In this sense, the piece finds connections Mahler’s earlier works, but, as so often in Mahler, a powerful paradox is at work. On the one hand, we are returning to comfortable and familiar territory- re-telling old stories, re-visiting old haunts, re-haunting old forests. On the other hand, we can’t escape the fact that Mahler’s musical language has moved on. He is showing us familiar territory from a fresh perspective. By placing the first four movements in a nocturnal context, it is almost as if he is making the point that this whole world of Romanticism isn’t real- it is a dreamscape, nothing more or less. All these potent archetypes rightly belong in the subconscious world, not the world of daylight. All those stories- all those symphonies. They are powerful dreams, but only dreams. This re-examining of familiar landscapes with new tools makes us doubt their solidity- their dream nature is strongly hinted at for a long time, then in the Finale, Mahler makes explicit the point that has been lurking throughout. We awaken.
In the Finale, Mahler opens with an obvious shout-out to Wagner. Not just any Wagner, but Die Meistersinger. Why this piece and not Tristan or The Ring? Perhaps it is worth noting what sets this opera aside from the rest of Wagner’s output. It’s largely a question of what it doesn’t contain and isn’t about. There are no gods, no ghosts, no miracles and no magic. It is an opera about real life, stripped of mythology and magic.
One very great musician said to me after the concert on Saturday that he found the material in Mahler’s Finale a little “embarrassing.” I don’t agree, but I understand the reaction. For the first time in Mahler’s output, he is in the world of Meistersinger- in a real human community.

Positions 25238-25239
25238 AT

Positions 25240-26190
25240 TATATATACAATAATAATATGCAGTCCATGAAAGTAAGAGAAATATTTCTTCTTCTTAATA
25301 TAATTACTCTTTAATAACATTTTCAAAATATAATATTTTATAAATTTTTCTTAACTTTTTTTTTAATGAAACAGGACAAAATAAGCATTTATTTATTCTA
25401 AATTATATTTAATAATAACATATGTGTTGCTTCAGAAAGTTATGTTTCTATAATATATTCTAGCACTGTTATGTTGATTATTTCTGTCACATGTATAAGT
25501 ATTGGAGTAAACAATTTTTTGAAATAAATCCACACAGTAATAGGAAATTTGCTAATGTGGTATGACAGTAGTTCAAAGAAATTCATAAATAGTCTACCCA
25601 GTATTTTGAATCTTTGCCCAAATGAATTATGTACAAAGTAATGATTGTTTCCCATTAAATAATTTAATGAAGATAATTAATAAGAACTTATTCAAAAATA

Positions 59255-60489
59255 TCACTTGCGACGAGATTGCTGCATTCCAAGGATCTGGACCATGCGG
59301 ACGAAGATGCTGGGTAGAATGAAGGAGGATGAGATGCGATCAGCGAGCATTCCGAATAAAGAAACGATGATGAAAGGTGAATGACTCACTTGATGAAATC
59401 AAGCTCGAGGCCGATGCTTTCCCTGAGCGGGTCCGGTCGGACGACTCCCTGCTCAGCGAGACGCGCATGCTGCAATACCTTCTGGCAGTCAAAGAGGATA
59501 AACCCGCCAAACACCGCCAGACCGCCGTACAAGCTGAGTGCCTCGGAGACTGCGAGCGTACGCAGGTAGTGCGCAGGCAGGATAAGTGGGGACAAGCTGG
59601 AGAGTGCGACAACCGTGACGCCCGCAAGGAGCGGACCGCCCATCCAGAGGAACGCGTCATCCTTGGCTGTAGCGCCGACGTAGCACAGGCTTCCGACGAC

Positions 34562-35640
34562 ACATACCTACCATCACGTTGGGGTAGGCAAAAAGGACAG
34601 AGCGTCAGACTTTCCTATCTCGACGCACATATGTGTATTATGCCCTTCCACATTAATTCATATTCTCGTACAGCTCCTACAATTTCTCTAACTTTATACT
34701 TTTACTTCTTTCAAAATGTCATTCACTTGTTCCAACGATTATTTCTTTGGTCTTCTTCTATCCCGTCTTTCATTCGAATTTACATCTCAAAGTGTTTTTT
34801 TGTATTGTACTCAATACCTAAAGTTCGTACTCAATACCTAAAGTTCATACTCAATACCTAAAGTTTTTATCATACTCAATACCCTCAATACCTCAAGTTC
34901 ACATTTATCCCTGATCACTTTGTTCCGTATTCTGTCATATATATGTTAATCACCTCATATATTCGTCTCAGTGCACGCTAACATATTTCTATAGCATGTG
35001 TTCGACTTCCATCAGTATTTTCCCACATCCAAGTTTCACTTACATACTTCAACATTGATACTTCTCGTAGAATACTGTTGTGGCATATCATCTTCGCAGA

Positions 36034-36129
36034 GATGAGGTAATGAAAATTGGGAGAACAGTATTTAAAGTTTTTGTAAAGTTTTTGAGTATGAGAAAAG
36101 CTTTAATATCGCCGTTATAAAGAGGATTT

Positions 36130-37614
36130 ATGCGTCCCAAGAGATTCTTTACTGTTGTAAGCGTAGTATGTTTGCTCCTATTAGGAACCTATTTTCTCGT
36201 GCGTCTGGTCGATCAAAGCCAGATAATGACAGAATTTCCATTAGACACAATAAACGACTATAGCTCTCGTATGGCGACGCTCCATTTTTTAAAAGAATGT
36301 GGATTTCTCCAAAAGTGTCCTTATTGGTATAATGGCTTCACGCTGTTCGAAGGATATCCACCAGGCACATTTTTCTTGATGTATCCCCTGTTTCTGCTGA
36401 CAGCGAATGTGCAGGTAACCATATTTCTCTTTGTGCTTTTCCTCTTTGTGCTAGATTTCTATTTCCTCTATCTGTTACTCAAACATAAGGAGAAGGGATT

By suddenly shifting from the world of Romantic convention and archetype to a realist perspective, Mahler is all but parodying the artifice of what came before. It is as if he is saying that dreams and myths are all well and good, but this is the real world we must live in, and somehow learn to love. Mahler’s portrait of real life is both generous and affectionate on the one hand and bemused and ironic on the other. It is certainly the most consistently funny Finale of any symphony since Beethoven’s 8th, which it self stood on a similar threshold to its composer’s late style. I find another parallel (be patient with me here) in Mel Brooks’ classic Blazing Saddles, where near the end of the film, the warring actors spill out of their films set across the MGM lot, wreaking havoc on countless other film sets in the process. Mahler’s Finale is possibly (certainly) more dignified, but it does open up similar questions about this conflict between the world of myth (the Western or the Romantic forest) and reality (the set-the town of Nurnburg).